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Article
August 1992

Intraperitoneal Carbon Dioxide Insufflation and Cardiopulmonary FunctionsLaparoscopic Cholecystectomy in Pigs

Author Affiliations

From the Department of Surgery, University of California at Davis Medical Center, Sacramento, Calif.

Arch Surg. 1992;127(8):928-933. doi:10.1001/archsurg.1992.01420080062010
Abstract

• We studied the effects of laparoscopic cholecystectomy on respiratory and hemodynamic function in eight adult pigs. Minute ventilation was adjusted to normalize baseline arterial blood gases, then fixed throughout carbon dioxide insufflation. A metabolic measurement cart recorded total CO2 excretion, oxygen consumption, and minute ventilation. Carbon dioxide pneumoperitoneum was maintained at a constant pressure of 15 mm Hg as cholecystectomy was performed. After 1 hour of insufflation, CO2 excretion increased from 115±10 mL/min to 149±9 mL/min but O2 consumption remained unchanged. The PaCO2 increased from 35±2 mm Hg to 49±3 mm Hg and arterial pH fell from 7.47±0.02 to 7.35±0.03. Systemic and pulmonary hypertension occurred and stroke volume dropped from 35.5±3.5 mL to 28.6±2.2 mL with compensatory tachycardia. Right atrial pressure remained unchanged as inferior vena cava pressure increased to reflect the intraperitoneal pressure. We conclude that CO2 pneumoperitoneum resulted in significant transperitoneal CO2 absorption, with secondary hypercapnia and acidemia. The accumulation of CO2 was also associated with an increase in systemic and pulmonary arterial pressure. Heart rate increased to compensate for the decreased stroke volume to maintain cardiac output.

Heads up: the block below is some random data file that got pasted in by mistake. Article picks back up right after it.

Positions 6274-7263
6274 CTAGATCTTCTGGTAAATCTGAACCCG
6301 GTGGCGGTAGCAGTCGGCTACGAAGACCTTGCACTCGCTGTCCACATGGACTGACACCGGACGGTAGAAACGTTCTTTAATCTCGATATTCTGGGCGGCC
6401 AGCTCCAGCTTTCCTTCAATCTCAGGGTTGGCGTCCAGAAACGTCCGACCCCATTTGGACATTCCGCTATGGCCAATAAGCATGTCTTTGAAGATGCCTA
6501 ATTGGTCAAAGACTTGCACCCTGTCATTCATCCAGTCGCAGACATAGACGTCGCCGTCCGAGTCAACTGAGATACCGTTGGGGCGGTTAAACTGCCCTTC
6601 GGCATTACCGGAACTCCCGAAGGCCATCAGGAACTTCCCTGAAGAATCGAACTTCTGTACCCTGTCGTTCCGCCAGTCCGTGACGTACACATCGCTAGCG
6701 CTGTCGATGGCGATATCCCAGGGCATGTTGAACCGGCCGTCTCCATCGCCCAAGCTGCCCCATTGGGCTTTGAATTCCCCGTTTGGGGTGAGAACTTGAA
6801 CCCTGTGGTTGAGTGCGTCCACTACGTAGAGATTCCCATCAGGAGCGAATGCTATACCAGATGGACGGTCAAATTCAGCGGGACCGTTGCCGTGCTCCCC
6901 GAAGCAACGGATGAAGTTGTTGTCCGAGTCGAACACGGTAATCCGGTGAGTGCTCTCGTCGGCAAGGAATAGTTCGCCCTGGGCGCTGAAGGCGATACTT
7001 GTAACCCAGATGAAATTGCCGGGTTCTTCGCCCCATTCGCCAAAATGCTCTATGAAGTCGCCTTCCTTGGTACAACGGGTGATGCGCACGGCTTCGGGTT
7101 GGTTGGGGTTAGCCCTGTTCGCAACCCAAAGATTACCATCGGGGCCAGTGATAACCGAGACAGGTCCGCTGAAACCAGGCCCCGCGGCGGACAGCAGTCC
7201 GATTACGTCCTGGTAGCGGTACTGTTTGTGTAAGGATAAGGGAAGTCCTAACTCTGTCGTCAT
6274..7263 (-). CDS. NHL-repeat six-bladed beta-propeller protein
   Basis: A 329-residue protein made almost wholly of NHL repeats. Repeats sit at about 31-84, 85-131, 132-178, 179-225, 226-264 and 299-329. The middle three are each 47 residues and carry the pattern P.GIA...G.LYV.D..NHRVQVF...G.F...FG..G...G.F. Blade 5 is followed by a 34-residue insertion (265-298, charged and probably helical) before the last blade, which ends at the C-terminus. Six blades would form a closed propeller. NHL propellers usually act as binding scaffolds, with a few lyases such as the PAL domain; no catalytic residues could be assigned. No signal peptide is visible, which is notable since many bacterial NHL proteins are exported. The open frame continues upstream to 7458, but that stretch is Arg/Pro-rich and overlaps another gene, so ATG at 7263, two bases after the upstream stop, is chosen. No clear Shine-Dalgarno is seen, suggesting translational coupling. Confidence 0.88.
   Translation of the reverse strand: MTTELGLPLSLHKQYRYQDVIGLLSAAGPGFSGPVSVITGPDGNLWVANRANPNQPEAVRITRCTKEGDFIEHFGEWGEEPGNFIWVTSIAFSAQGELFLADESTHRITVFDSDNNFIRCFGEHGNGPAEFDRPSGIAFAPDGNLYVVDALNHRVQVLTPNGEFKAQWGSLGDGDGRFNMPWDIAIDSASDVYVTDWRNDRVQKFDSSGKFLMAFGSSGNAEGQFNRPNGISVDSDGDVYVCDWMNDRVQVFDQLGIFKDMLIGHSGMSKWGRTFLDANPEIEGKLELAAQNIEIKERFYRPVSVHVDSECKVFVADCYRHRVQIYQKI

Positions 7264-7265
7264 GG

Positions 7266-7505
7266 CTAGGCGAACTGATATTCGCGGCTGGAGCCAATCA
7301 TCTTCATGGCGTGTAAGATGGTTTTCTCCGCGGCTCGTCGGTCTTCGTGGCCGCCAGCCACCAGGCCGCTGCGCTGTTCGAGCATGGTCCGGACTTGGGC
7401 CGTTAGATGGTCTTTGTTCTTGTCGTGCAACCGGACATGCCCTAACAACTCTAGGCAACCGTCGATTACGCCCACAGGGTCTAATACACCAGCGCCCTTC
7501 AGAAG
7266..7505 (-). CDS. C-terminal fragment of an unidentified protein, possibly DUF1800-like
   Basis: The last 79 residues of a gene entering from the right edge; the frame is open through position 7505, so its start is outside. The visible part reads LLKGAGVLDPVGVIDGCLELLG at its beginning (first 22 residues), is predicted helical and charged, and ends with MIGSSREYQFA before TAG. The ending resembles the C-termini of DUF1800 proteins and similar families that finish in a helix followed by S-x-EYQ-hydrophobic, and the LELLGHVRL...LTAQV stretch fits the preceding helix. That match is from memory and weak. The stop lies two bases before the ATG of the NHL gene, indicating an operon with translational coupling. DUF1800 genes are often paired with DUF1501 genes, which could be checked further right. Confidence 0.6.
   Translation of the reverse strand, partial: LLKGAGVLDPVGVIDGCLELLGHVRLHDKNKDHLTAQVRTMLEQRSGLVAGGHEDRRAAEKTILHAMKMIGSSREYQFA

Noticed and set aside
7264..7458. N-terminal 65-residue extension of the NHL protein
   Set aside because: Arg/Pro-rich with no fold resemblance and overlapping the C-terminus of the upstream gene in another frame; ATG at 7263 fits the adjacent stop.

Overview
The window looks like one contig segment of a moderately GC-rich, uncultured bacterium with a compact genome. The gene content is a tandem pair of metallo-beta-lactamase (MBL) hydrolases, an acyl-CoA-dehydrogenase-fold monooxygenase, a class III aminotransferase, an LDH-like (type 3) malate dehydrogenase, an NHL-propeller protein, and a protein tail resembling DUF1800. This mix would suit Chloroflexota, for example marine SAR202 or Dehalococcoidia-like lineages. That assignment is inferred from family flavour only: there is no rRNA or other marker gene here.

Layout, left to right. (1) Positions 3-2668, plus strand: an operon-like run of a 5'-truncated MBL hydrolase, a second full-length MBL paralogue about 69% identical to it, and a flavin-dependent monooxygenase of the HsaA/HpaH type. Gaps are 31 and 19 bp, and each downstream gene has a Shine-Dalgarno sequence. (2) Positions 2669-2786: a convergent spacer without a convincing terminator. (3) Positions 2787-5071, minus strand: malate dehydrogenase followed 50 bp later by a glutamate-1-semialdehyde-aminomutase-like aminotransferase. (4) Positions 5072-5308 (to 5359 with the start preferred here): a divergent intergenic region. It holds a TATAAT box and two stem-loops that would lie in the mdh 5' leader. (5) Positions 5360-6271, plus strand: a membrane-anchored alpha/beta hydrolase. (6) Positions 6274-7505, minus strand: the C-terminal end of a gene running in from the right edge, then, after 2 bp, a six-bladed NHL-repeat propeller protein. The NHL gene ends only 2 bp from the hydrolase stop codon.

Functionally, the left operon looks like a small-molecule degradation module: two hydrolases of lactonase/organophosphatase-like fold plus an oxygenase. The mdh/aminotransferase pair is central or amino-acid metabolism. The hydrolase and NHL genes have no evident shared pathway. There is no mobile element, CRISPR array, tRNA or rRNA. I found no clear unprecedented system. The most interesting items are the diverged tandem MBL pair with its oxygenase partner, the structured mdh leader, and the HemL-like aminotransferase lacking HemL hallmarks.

(Arch Surg. 1992;127:928-933)

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